Now that Microsoft is IBM, it needs to avoid IBM’s big mistake

Whether Microsoft likes it or not, it’s turned into IBM. The biggest difference I see is that when Microsoft makes a mistake, it catches up with them much faster than the same mistake did to IBM.

But IBM’s biggest mistake was its adamant refusal to compete with itself. And that’s what Microsoft is going to have to avoid. Like Computerworld says, Apple says if you don’t compete with yourself, someone else will. Read more

SSD future isn’t bleak, just flash

Computerworld is predicting that the end of the line for SSDs will be the year 2024.

That’s based on the projected year MLC flash memory becomes impractical to continue producing. There’s one problem with that assumption: it assumes SSDs will still be based on flash memory in 2024.

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Disable USB mass storage to solve the USB drive-in-the-parking-lot problem

If you’re not concerned yet about the danger of people finding random USB devices in parking lots and plugging them into work PCs, eventually you will be. The answer to the problem is to disable USB mass storage on business PCs. Of course, then there’s the question of how you connect hard drives for legitimate company use.
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I hope this new recordable DVD format catches on

In October, LG and its startup partner Millenniata plan to release a new type of DVD, which they claim will last forever. The Navy doesn’t come right out and say it lasts forever, but it does say in its tests that these discs, called M-Discs, do last considerably longer than the traditional DVD-R and DVD+R discs on the market today.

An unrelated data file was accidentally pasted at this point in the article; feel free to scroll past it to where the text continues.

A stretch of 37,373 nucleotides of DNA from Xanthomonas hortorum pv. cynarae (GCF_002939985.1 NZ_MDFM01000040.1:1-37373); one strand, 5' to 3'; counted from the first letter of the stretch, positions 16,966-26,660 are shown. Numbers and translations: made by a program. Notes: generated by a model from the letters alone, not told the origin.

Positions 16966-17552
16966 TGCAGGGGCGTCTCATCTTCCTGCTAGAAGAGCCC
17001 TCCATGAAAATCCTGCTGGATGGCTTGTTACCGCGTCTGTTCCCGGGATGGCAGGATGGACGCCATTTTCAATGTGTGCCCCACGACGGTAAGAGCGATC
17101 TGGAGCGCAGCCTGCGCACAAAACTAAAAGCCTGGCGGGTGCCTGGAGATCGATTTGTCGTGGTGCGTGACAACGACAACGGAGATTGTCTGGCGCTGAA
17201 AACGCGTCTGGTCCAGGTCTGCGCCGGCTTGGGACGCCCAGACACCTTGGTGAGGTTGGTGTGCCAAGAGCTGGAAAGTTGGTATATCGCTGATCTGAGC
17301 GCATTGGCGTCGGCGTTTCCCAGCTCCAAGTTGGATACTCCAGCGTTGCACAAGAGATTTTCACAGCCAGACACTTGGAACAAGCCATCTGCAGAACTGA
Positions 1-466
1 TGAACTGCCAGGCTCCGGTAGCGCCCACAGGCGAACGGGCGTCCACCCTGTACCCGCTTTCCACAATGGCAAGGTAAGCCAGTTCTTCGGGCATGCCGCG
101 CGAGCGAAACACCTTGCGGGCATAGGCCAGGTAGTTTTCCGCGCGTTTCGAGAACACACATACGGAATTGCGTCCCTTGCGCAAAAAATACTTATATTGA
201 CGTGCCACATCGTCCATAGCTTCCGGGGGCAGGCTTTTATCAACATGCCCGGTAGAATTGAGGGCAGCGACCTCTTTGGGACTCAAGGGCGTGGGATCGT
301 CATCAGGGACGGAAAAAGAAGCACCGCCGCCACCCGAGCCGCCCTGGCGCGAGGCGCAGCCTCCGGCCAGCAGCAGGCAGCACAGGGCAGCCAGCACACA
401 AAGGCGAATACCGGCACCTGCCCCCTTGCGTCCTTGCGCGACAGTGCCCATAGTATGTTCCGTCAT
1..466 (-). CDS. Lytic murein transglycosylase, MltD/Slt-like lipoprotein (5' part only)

I hope this catches on, but it’s possible it won’t. Why? Cost.

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The tyranny of consumerization is real

Computerworld cites the Ipad 2 and increasing demand by end users to use such consumer devices in corporate environments as “The tyranny of consumerization.”

This has happened before. And if history repeats itself, the future will be better than today, but the road there is going to involve some pain.
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Rogue IT people and how to avoid hiring them

Computerworld published a scare piece on rogue IT people.

Linuxplanet countered with a piece that was about equal parts substance and hand-waving. I found myself mostly agreeing with the Linuxplanet piece, but was disappointed it didn’t go deeper into the counter-arguments.

I’ve been on both sides of this.
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